Drinking On A Monday: The Bruery’s Beauregarde

Drinking on a Monday is a short column where I share that one bottle that I open after the most dreadful of all weekdays.

The Bruery's beauregarde

A 5.3% sour is exactly what I want from the Rue Family

One of the things I try not to take for granted about living in Southern California is how accessible literally every release from The Bruery is. I remember a few years ago, in 2011, I was in Chicago and found a pretty decent bottle shop near my hotel. I spent some time talking to the owner and the beers he kept telling me to buy were two bottles from The Bruery. I hadn’t heard of them at the time (I’m from Toronto, we only hear rumors about the riches down here) so I picked up a Mischief and was immediately hooked. Now I’m a Preservation Society member and every 3 months I arrive at my office to find 3 rare bottles waiting for me on my desk, the tasting room is less than an hour down the i-5, and any time I’m at a bottle share I’m sure to be offered a Black Tuesday or something equally special. Its amazing to think that few others get that kind of access to these great beers.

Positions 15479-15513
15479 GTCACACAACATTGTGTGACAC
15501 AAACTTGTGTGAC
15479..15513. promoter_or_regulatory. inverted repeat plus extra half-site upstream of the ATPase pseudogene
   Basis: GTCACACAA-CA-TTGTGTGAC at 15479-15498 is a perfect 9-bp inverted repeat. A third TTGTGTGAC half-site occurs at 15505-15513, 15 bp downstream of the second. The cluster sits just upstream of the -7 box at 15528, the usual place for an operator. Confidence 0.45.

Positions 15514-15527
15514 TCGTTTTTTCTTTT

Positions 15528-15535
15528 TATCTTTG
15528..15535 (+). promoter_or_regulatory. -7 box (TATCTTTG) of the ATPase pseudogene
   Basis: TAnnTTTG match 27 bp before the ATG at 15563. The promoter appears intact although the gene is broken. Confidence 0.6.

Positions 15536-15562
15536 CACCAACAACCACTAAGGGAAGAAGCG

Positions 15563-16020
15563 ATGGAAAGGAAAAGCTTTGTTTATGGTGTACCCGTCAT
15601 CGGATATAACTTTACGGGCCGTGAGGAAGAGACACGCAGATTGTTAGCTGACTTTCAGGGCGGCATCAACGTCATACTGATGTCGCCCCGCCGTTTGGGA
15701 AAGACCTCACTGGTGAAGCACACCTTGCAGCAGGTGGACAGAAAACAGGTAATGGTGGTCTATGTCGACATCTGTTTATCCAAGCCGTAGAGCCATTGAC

While I’m a big fan of a lot of what they do, the 750ml bottles of 18% stouts can be a little much. I mean, you basically need 5 people over to drink a Black Tuesday. But what I love the most is the lower percentage sour ales they release a few times a year. A few weeks ago I picked up a Beauregarde (sour blond fermented with blueberries) and decided to crack it open tonight.

Beauregarde smells of light farmhouse funk and fresh berries. The color is a murky purplish-red, sort of like a cloudy cranberry juice. It pours with a centimeter of nice off-white head that quickly subsides to a thin ring around the top of my snifter. Very little lacing present. The taste is acidic and funky. A nice splash of tart apple that evolves into that fresh berry and oakey finish you expect from a Bruery beer such as this. The beer leaves a slight puckering in your cheeks. The body on this is medium but its quite effervescent so it feels lighter than it is, which makes it quite refreshing.

I recently tried the BeRazzled a while ago, which is a very similar beer except with Raspberries, and while it was quite good, it never quite lived up to my favorite sour that the Bruery does – Windowsill. This one with the addition of blueberries is able to stand on its own without it letting me compare it too much to others and I would highly recommend it. This was released back in June of 2013, so it might be tough to come by, but if you do, grab a bottle. You won’t regret it.